Enam Al-Wer (University of Essex) and Maria Fanis (Ohio University) are giving a talk co-hosted by the Language, Mobility and Social Justice Working Group at the Scarborough campus and the Interactions Seminar Series of the Department of Historical and Cultural Studies. This will be taking place on Thursday, April 4, from 1:00 PM to 3:00 PM, in HW 525 at UTSC: "The commercialisation of linguistic expertise in the asylum vetting process."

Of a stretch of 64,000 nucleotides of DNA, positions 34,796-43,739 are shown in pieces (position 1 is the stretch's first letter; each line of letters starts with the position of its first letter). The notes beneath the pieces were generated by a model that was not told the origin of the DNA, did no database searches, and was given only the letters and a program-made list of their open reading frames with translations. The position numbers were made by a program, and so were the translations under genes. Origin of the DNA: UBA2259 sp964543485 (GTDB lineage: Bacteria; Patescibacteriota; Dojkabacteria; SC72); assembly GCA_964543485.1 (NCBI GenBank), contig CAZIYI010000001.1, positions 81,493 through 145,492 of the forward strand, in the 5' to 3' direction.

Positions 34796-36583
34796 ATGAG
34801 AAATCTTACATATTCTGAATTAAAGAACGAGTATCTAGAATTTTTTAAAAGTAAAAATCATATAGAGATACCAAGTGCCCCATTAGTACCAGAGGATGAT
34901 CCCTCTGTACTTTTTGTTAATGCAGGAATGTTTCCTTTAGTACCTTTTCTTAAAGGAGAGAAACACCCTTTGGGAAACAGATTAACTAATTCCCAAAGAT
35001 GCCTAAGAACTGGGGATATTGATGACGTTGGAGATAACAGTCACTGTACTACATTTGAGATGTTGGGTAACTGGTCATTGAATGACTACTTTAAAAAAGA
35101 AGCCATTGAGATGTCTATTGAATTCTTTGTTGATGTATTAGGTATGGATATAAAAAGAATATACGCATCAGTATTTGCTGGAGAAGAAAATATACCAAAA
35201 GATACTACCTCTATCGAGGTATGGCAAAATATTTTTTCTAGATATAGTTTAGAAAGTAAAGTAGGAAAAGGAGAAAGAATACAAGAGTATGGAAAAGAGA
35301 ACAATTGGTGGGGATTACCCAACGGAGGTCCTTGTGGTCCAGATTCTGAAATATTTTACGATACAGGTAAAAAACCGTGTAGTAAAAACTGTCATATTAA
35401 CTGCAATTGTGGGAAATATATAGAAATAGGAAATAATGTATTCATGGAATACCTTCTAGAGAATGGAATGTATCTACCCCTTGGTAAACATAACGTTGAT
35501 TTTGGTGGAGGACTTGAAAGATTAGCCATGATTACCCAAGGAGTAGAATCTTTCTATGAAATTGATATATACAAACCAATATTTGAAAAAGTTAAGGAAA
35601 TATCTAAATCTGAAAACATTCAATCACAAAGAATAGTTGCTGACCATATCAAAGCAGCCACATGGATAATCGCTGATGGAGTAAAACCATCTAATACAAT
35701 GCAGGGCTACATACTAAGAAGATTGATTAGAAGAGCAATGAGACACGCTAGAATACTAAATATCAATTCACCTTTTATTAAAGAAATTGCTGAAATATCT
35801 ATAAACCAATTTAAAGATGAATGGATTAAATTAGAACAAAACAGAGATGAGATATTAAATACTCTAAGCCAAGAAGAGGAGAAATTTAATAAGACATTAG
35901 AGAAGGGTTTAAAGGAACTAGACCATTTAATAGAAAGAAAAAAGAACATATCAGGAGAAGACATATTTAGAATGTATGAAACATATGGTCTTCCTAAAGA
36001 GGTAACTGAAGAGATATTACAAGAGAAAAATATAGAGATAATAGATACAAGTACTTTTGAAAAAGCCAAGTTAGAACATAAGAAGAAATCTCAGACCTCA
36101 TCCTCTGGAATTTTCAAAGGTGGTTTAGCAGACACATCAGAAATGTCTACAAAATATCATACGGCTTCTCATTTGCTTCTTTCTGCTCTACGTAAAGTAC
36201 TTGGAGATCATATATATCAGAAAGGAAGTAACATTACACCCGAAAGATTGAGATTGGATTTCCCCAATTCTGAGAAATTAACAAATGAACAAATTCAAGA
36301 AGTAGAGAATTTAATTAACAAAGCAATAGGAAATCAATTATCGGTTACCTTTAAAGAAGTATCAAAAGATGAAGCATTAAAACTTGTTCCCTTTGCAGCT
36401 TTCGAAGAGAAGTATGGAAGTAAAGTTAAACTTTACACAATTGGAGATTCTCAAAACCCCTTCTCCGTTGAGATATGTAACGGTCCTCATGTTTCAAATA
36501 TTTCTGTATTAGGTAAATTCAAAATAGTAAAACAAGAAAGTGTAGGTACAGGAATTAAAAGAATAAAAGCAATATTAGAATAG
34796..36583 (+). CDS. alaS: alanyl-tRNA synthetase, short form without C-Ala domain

One procedure that has been followed in several countries around the world since the 1990s is that of vetting origins of, mostly, undocumented asylum seekers by commissioning a linguistic analysis of the applicant’s speech. The linguistic analysis, which may be commissioned directly through a state agency or through a private entity franchised by the state, is usually based on empirical data obtained through an interview in the language of the asylum seeker. The purpose of the interview is twofold: to obtain a sample of the applicant’s speech, which is akin to the procedures followed in sociolinguistic research, and to vet the applicant’s general knowledge of the locality in which they were socialised. The recorded interview is then analysed by a linguist who is normally an expert in the dialects of the region or country that the applicant alleges to be their origin. This expert linguist is asked to write a linguistic report and to assess, on the basis of the analysis of the recorded interview, how likely it is that the applicant was socialised in the country they claim as their origin. The linguistic report is usually used by the border agencies as part of the evidence for the vetting of the application. In this talk, we examine the effects of commercialisation on the process of asylum vetting in general. With a focus on a specific asylum appeals case in the UK, we illustrate how the privatisation of the linguistic forensic services in this process has a negative effect on the use of language for the determination of the asylum seekers’ place of origin. Using the epistemic communities as a theoretical framework, it is argued that the commercialisation of the expert knowledge of the linguists involved in asylum vetting has detrimental consequences on the use of expert knowledge for the public good.